Arkansas School of Law launches ‘Indigenous Food and Agriculture Initiative’
FAYETTEVILLE, Ark. – The University of Arkansas School of Law scheduled to launch the “Indigenous Food and Agriculture Initiative” on Jan. 15, making it the nation’s first law school initiative focusing on tribal food systems, agriculture and community sustainability.
The initiative will draw on the nationally recognized expertise of Janie Simms Hipp, who leaves her post as the senior adviser for tribal relations to Thomas Vilsack, secretary of the U.S. Department of Agriculture, and on that of Cherokee Nation citizen Stacy Leeds, currently the only Native American law school dean in the country. Hipp will serve as director of the initiative and as visiting professor of law.
“I am honored and thrilled to return to my alma mater and to northwest Arkansas to assist the dean, the School of Law and the University of Arkansas in this important endeavor,” Hipp, a Chickasaw Nation citizen, said. “The initiative we are embarking upon will support tribal governments and rural communities throughout our region and the nation in making investments in our nation’s food and energy security. When indigenous communities use their natural resources to create jobs and strengthen local communities, we all benefit.”
Among its strategic plans, the initiative will provide educational and technical assistance to tribal governments, private entities and businesses engaging or entering the food sector.
Other areas of research, service and education will include agriculture, health and nutrition law and policy development, professional training of government and corporate leaders, and the formation of pipeline programs to engage students at the community level and foster them through four-year higher education institutions, law and graduate opportunities.
Hipp is an attorney and graduate of the U of A School of Law’s internationally renowned master of laws program in Agricultural and Food Law, the nation’s only advanced law degree program in agricultural and food law. She is the founder of the USDA’s Office of Tribal Relations in the Office of the Secretary and served two terms on the USDA Secretary’s Advisory Committee for Beginning Farmers and Ranchers. She also served on two delegations to the United Nations in the areas of women’s issues and indigenous issues.
Leeds is one of five commissioners of the Secretarial Commission on Indian Trust Administration and Reform, established by Secretary Ken Salazar of the U.S. Department of Interior.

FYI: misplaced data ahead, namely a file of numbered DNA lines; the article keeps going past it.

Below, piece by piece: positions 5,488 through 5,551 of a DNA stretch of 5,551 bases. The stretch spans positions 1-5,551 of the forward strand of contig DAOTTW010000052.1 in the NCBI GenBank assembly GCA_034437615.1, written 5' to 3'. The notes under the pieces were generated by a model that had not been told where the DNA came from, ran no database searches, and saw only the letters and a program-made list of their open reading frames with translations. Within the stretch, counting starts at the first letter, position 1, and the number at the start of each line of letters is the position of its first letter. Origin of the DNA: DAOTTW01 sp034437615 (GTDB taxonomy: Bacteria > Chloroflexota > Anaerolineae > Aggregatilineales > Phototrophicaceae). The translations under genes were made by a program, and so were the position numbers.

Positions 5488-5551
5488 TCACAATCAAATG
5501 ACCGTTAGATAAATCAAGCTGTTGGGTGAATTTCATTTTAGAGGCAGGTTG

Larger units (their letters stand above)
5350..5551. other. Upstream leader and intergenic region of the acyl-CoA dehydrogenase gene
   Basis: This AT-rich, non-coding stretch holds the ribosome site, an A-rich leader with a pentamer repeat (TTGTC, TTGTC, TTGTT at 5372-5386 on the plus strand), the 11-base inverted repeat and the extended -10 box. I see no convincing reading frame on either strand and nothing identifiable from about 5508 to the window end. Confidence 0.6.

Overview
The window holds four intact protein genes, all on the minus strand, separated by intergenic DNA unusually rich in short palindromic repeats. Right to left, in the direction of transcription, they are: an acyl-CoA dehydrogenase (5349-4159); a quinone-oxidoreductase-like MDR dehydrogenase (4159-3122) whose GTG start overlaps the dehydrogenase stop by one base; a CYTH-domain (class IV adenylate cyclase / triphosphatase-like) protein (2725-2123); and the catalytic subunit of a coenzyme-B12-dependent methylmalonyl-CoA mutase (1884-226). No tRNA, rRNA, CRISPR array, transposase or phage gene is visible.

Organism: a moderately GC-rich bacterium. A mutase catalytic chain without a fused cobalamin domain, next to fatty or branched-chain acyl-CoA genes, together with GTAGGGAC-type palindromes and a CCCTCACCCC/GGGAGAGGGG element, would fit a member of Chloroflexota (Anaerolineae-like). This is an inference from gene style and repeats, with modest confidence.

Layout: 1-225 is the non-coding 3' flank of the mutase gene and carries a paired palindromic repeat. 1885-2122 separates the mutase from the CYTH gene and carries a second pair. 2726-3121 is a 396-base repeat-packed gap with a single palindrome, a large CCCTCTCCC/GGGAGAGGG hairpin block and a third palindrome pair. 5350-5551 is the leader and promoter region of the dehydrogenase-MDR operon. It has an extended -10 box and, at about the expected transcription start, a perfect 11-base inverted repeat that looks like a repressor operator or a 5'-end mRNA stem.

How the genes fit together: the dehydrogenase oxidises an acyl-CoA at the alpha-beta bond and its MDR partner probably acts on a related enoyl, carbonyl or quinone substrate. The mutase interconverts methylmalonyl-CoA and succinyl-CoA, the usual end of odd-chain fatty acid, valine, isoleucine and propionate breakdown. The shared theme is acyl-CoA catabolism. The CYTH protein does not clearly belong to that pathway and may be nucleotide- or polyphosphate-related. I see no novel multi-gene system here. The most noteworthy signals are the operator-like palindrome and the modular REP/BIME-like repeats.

The commission was created to conduct a comprehensive two-year evaluation of the department’s management and administration of nearly $4 billion in American Indian trust assets and to offer recommendations on improvements in the future. She will be honored in February with the American Bar Association’s Spirit of Excellence Award for her contributions to enhancing diversity in the legal profession. “This interdisciplinary initiative plays to the strengths of the university and the law school,” Leeds said. “It will further enrich our highly acclaimed L.L.M. program in Agricultural and Food Law, which has produced many of our nation’s most well-respected agriculture law and policy leaders, including Janie Hipp.”
TAHLEQUAH, Okla. – The Sequoyah Alumni Association invites all Sequoyah Schools’ graduates to its annual alumni celebration May 6-8 at Sequoyah High School.
The first weekend in May has become known to Sequoyah Schools’ alumni and staff as the annual “alumni weekend,” a homecoming for graduates and a time for anyone who has ever been a part of Sequoyah Schools to come home and see their friends, classmates and former teachers.
The Sequoyah Alumni Association has put together a host of events to give alums ample opportunities to come home, celebrate and share their memories of Sequoyah.
The weekend will kick off with an Indian taco sale and auction in the Tsa La Gi Community Meeting Room at 5 p.m. on May 6. All proceeds will benefit the Sequoyah Alumni Scholarship program. Donations of cash or good, useable items for the auction will be accepted at the meeting room from noon to 4 p.m. on May 6. The public is invited to attend the fundraising events and support Sequoyah graduating seniors.
May 7 will be filled with an alumni golf tournament at the Cherokee Trails Golf Course at 8 a.m., the annual luncheon business meeting at 11 a.m. in the lower level of Sequoyah Schools’ The Place Where They Play, and a banquet at 5 p.m. in the school’s cafeteria followed by a dance at the lower level of The Place Where They Play. Banquet tickets are $10 each and may be purchased at the door. Doors open at 4:30 p.m. for the banquet.
Events will wrap up on May 8 with a breakfast at 8:30 a.m. in the cafeteria. Breakfast is $3 per person.
For more information on the golf tournament, call Jefferson Adair at 918-458-0878. For more information on all alumni events, visit <a href="http://www.sequoyahalumni.net" target="_blank">www.sequoyahalumni.net</a>. Information may also be obtained by calling Dewayne Marshall at 918-718-5850 or Wauneta Duvall at 918-822-3276.
MUSKOGEE, Okla. – Residents in the Muskogee area will have the chance to learn about the Cherokee culture by partaking in a 21-hour Cherokee Nation History and Humanities Course.
The course, which is free and open to the public, will take place at the Three Rivers Health Center and is scheduled for Tuesdays at 5:30 p.m. to 8:30 p.m. from May 3 to June 14.
The course will cover pre-European contact through modern day history of the Cherokee people. It will explore law and government, social structure, language and will give a multi-perspective introduction to Cherokee origins and traditions.
Registration is not required, but encouraged. Educational materials and handouts will be provided but participants are encouraged to bring materials for note taking.
For more information or to register, call Catherine Foreman-Gray at 918-453-5289 or email <a href="mailto: firstname.lastname@example.org">email@example.com</a>.
TAHLEQUAH, Okla. – Sequoyah High School Performing Arts instructor Amanda Ray and her cast and crew brought Broadway to the Cherokee Nation with performances of the acclaimed musical “West Side Story” on April 21-23 at The Place Where They Play gym.
She said the musical, which happens to be her favorite, was impossible to produce until this year.